This spring marks the debut from countless new writers brushing alongside writers already entrenched in well-established careers. In particular, this spring continues thrusting exciting—and notably diverse—publications; perhaps, most fittingly, many writers currently dominating the contemporary literary sphere are writers of color, women, LGBTQIA+ identifying people, among many others from backgrounds just as diverse and thrilling as the titles they are publishing. Here, I have compiled notable titles being published this spring, with a particular emphasis on writers whose works often get neglected by the mainstream bestsellers list, writers whose work markedly defy the quintessential “American” story or novel, and writers whose work who certainly deserve a spot on your TBR (To Be Read) list in the near future.
1. Call Me Zebra by Azareen van der Vliet Oloomi
Call Me Zebra is Oloomi’s second novel, riding off the success of her haunting debut, Fra Keeler. Released this February, Call Me Zebra follows the haunting love story shared between Ludo and Zebra, a woman who hails from a long line of erratic geniuses and anarchists, and who finds herself on the path of exile from New York City to Barcelona following the death of her father. makes no mistake describing Oloomi as a writer “on the verge of developing a whole new literature movement.” Oloomi’s writing is painfully conscious of the transience of life and living, while retaining a much-needed—and artfully crafted—hallucinogenic quality. Undoubtedly, Call Me Zebra is a testament to her craft—and it leaves no doubt why she was commended for the “5 Under 35 Award” from the National Book Award Foundation.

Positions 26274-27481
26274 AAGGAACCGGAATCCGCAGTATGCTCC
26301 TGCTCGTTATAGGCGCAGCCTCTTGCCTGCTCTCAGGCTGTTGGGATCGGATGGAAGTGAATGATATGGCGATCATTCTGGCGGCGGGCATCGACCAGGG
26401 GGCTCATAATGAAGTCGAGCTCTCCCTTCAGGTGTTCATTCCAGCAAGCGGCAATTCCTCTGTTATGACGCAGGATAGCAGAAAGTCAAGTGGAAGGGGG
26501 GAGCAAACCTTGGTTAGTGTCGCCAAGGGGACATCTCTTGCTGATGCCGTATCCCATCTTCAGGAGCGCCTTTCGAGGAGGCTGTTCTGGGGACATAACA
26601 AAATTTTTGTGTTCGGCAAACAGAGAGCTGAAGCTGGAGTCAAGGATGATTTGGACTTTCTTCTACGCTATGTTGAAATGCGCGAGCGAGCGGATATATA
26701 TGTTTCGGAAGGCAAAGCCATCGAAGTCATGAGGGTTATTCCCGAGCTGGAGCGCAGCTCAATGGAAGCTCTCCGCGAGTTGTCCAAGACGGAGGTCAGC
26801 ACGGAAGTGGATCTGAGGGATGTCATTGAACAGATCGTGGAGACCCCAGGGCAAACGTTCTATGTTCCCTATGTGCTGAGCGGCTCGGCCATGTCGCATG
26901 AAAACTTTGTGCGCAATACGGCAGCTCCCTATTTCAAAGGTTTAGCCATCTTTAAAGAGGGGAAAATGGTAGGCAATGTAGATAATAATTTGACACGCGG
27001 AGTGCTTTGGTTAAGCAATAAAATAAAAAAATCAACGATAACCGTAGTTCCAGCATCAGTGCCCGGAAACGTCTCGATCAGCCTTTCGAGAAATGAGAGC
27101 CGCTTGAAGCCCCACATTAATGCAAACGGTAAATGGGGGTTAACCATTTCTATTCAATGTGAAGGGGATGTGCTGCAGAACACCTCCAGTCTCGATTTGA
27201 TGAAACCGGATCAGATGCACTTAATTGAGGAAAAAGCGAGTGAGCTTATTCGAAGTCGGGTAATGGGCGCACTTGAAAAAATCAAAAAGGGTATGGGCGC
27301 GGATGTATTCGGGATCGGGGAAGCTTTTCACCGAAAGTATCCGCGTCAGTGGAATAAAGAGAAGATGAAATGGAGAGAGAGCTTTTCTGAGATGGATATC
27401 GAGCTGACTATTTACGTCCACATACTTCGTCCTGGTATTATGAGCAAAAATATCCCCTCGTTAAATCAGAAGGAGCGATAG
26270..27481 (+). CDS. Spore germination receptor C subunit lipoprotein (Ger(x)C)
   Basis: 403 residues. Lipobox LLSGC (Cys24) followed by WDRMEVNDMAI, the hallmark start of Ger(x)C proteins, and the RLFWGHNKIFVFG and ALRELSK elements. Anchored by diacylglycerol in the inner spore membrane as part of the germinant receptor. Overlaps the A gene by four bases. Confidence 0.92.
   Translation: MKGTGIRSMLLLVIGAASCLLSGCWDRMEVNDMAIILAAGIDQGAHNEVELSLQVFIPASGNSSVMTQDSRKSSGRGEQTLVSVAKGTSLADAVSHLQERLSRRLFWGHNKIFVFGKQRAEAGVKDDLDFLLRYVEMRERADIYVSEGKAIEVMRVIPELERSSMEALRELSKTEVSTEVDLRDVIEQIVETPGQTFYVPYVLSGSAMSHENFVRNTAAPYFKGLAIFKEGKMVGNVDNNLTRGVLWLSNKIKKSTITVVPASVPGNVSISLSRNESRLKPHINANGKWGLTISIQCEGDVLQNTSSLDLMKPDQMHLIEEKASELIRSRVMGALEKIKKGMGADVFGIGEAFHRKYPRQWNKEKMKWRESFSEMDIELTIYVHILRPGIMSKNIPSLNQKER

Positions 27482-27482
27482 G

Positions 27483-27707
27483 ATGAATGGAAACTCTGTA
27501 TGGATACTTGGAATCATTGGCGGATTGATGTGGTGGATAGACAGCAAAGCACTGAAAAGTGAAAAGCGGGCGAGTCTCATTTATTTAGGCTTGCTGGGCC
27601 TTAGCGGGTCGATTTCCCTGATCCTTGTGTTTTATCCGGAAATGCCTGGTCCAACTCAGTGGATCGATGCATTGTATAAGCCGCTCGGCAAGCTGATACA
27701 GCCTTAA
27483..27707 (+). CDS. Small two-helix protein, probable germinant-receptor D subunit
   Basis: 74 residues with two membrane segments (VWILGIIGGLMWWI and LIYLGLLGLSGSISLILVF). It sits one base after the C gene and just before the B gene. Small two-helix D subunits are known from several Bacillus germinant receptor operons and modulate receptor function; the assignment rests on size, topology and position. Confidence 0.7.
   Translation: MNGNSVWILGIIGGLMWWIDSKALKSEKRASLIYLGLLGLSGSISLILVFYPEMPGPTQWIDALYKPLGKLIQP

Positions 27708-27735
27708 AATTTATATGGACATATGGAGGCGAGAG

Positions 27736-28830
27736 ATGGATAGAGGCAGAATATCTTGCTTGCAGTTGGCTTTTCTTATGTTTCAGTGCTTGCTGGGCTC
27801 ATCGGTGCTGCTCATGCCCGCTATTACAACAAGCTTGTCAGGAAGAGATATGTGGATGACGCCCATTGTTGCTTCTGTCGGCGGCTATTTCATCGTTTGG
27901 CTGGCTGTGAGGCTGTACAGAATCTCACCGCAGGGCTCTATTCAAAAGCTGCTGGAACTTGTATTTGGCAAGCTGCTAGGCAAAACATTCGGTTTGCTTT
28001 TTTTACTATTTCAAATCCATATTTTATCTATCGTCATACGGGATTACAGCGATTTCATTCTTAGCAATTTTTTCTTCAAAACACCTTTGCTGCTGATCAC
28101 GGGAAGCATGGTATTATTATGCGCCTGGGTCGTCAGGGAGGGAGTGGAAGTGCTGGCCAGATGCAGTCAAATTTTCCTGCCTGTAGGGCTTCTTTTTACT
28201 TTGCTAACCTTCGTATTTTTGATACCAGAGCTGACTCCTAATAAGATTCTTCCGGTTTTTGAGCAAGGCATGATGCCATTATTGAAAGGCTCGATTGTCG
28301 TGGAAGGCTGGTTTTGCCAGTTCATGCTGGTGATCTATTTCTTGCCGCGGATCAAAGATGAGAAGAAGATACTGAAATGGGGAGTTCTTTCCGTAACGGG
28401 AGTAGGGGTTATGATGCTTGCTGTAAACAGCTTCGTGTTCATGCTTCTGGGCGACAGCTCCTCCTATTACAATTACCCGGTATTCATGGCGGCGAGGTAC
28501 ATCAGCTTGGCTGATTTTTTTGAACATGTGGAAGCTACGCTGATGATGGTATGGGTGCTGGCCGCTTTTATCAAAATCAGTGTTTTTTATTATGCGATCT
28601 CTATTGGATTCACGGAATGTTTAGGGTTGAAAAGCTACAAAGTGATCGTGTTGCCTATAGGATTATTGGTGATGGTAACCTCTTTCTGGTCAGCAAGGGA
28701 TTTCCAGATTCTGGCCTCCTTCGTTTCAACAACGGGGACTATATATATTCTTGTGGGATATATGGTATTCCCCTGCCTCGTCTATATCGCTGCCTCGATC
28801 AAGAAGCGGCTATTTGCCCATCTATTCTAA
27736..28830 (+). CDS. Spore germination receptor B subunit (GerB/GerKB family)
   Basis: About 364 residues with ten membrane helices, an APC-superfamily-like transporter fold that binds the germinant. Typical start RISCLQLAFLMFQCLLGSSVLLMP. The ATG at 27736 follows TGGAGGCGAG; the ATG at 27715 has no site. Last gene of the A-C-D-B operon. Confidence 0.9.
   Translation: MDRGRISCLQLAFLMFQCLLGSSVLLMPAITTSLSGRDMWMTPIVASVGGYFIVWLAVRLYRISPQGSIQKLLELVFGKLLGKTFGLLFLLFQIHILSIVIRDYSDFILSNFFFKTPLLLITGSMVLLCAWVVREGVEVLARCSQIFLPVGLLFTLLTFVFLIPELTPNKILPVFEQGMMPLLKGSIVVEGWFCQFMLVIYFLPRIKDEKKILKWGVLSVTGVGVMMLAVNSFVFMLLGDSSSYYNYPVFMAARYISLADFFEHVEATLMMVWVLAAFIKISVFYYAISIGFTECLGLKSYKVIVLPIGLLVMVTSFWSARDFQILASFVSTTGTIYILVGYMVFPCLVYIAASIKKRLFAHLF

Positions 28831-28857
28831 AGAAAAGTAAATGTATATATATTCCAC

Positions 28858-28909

2. A Lucky Man by Jamel Brinkley
A recent graduate of the Iowa Writers Workshop, Brinkley’s A Lucky Man is his first published short story collection (though he is no rookie to the publishing realm, with stories appearing or forthcoming in Best American Stories 2018, Ploughshares, Gulf Coast, American Short Fiction, as well as a newly minted 2018-20 Stegner Fellowship at Stanford University). What readers will find in his forthcoming collection are stories about brotherhood, about relationships, about the cities that inhabit them, and, above all else, about “the tenderness and vulnerability of black men and boys whose hopes sometimes betray them.”
3. Not That Bad: Dispatches from Rape Culture edited by Roxane Gay
Not That Bad: Dispatches from Rape Culture, edited by Roxane Gay, remains particularly timely with the rise of #MeToo and Times Up. However, Gay’s collection—intended to detail accounts of sexual assault and harassment—will span from “the rape of refugees displaced by local crises to first-person accounts of child molestation” (The Guardian). Intended to capture how women are “routinely second-guessed, blown off, discredited, denigrated, besmirched, belittled, patronised, mocked, shamed, gaslit, insulted, bullied” once they speak out against sexual assault, there is no doubt the forthcoming collection, helmed by critically acclaimed essayist, novelist, and professor Roxane Gay, will succeed in tackling this topic with much-needed nuance and grace.
4. The Pisces by Melissa Broder
To end this list on a lighter note, I included Melissa Broder’s forthcoming The Pisces: a bizarre, absurd romance shared between a Ph.D. grad student and a merman that washes on the LA shore. This stands as Broder’s debut novel, although you might recognize her name from her essay collection So Sad Today (a harrowing essay collection based on her Twitter account detailing her anxiety disorder) and her poetry collection Last Sext. Given Broder’s ability to weave between humor and clarity and distinctive storytelling style, surely Broder’s The Pisces won’t disappoint.